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Back to How To....    |   How to Make a Plant Marker

In some places, it is time to plant the spring garden.  In others, people are looking at their seed catalogs in anticipation of planting.  When you plant, it is important to mark which seeds you planted in which rows.  It is embarrassing not to know which is which when you are showing off your garden.  Permanent plant markers that you can easily move as you rotate your crops will prevent that problem.  These markers can be made of scraps most of us have in our wood shops.

You will need:  (1) 2” X 4” X 3/4” piece of pine or cedar, (1) 5/16” X 12” piece of dowel rod.

Cut the scrap to a size that makes sense to you.  Cut the dowel.

Make a 5/16” hole for the dowel in the center of the bottom of the wood.

Paint the wood with a weather proof base paint to protect it.  Be careful not to fill the dowel hole with paint.  Allow to dry.

Paint the name of one of your crops on the wood.  If you are creative, you can paint more than just the name.  A picture of the crop looks good too.  Let the paint dry.

Take one end of the dowel and put it in your carpenter’s pencil sharpener.  Sharpen it a bit for easy insertion in the dirt.  Glue the other end of the dowel into the dowel hole.  Allow the glue to dry and then use.  This is a good project to do while you wait for it to be warm enough to plant your garden.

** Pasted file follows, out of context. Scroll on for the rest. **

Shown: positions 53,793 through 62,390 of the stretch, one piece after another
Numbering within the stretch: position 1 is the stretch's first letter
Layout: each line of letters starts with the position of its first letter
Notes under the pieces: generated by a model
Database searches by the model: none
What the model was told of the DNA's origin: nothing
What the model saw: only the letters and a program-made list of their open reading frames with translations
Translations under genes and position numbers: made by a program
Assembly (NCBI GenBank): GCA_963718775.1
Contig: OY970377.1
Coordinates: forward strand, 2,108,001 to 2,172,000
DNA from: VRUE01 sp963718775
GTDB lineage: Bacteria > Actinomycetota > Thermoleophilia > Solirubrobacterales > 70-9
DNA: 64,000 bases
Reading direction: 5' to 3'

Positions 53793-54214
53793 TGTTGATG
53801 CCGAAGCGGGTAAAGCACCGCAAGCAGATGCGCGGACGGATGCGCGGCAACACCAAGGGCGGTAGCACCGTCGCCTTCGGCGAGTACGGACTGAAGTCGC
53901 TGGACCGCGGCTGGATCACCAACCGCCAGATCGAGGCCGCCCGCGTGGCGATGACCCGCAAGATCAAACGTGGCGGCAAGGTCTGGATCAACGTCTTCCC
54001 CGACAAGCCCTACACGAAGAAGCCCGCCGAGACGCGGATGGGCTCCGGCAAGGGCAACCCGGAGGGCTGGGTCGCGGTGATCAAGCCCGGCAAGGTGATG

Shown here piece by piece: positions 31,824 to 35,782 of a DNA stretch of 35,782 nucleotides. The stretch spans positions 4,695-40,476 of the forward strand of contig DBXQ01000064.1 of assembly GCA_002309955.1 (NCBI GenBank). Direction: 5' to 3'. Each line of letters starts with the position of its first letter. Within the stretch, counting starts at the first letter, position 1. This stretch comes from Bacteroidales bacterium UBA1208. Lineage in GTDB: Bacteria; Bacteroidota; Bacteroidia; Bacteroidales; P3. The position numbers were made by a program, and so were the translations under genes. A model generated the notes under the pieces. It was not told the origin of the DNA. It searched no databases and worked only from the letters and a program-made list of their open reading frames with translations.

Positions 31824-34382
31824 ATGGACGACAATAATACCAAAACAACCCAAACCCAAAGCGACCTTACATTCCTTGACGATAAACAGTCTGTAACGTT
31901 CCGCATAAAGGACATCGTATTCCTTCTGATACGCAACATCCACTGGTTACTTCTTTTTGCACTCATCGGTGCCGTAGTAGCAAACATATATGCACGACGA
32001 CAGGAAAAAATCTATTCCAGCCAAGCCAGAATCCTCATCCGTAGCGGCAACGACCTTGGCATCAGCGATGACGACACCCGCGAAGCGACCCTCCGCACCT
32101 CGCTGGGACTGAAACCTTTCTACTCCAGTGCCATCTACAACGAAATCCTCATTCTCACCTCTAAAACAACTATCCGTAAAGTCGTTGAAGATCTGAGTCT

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Gardening Tips:

Primula Love Cool Weather

There are many varieties of Primula and they all love cooler temperatures and shade to partial shade areas.

The top three favorites are English Primrose (Primula Polyanthus), Fairy Primrose (P.malacoides), and P.obconica.

They make great woodland plants, bedding or edging plants, and container plants.

They are perennials, and when planted in the correct spot, will last for years.

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